COX AND BOX – MRS BOUNCER’S LEGACY
adapted, with a sequel, by Chris Monks and Richard Atkinson.
Stephen Joseph Theatre (McCarthy auditorium) Westborough YO11 1JW In rep to 30 August 2014.
Runs 2hr 20min One interval.
TICKETS: 01723 370541.
Review: Timothy Ramsden 7 August.
Musical recreation and invention makes for a happy holiday show which hits home.
An adaptable summer at the Stephen Joseph helpfully reschedules Thursday performances to 7.15pm, ensuring they end in time to cross the road and catch the last train from Scarborough (did the early-season production of Last Train to Scarborough set minds thinking?).
Then there’s Alan Ayckbourn directing a musical adaptation of his 1998 The Boy Who Fell Into a Book. And Artistic Director Chris Monks continues his creative reworking of the operatic repertoire with the short piece Sir Arthur Sullivan composed for F C Burnand, before being waylaid by W S Gilbert and founding a new musical style – which Monks has already creatively explored.
Burnand and Sullivan’s short piece Cox and Box derived from a farce called Box and Cox by a master of Victorian farce, John Maddison Morton – a favourite with Stephen Joseph Associate Director Henry Bell. So, it all fits naturally into place.
As, almost, do Cox and Box, unknowingly sharing a lodging, one by day, the other at night, to the profit of landlord Bouncer. Bouncer changes sex between various versions. Having a male actor playing her as a female emphasises the character’s false position, and allows Paul Ryan to be something of a Victorian pantomime grande dame (and evident successor to York Dame Berwick Kaler, should he vacate the role some century soon).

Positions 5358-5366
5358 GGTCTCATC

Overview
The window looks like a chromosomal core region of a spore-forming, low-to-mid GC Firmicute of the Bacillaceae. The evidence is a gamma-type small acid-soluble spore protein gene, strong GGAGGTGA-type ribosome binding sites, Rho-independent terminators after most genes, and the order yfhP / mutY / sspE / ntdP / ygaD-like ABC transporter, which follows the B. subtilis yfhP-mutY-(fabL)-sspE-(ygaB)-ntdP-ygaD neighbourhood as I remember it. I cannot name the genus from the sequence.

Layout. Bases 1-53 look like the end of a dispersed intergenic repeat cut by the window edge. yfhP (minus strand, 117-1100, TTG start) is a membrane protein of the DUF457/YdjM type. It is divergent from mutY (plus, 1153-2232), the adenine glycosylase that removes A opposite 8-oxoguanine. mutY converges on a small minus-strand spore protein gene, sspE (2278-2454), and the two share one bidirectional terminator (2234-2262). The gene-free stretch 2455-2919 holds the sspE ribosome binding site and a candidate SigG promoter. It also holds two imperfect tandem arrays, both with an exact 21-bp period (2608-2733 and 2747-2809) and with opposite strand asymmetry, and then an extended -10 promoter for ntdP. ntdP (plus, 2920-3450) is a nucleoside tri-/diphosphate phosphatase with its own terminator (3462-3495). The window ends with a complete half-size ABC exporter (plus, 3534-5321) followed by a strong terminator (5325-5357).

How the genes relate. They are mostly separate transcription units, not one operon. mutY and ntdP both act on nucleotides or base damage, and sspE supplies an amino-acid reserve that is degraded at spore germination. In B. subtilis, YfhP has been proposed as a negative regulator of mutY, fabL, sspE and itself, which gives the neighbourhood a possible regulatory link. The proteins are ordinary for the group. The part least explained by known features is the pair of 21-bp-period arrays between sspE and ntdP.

Charlotte Harwood and Lara Stubbs bring a lithe freshness to the male lodgers who come upon evidence of each other’s presence. Supported by Richard Atkinson’s piano accompaniment, it’s finely played on Tim Meacock’s set, which evokes the sense of a Victorian rooming-house. Till it becomes plainer after the interval, with Monks’ modern-day story, linking landlordly rapacity to political prejudice as two Polish sisters, especially the one who speaks English, try to conceal their nationality from the John Bully of a house-owner.
It realigns the loyalties, lodgers against landlord. But as the feathers fly, Monks and his strong cast maintain the humour, up to the final, finely-made point of that even if we’ve roughed it in life, “Xenophobia you must shun, For in Heaven when we’ve snuffed it, We will all be joined as one”.
John James Box/Krystyna Narkiewicz: Charlotte Harwood.
Mrs Florence Bouncer/Bob Narks: Paul Ryan.
James John Cox/ Urszula Narkiewixz: Lara Stubbs.
Francis Fox/Fred Showpan: Richard Atkinson.
Director: Chris Monks.
Designer: Tim Meacock.
Lighting: Tigger Johnson.
Composer/Arranger/Musical Director: Richard Atkinson.
Choreographer: Kraig Thornber.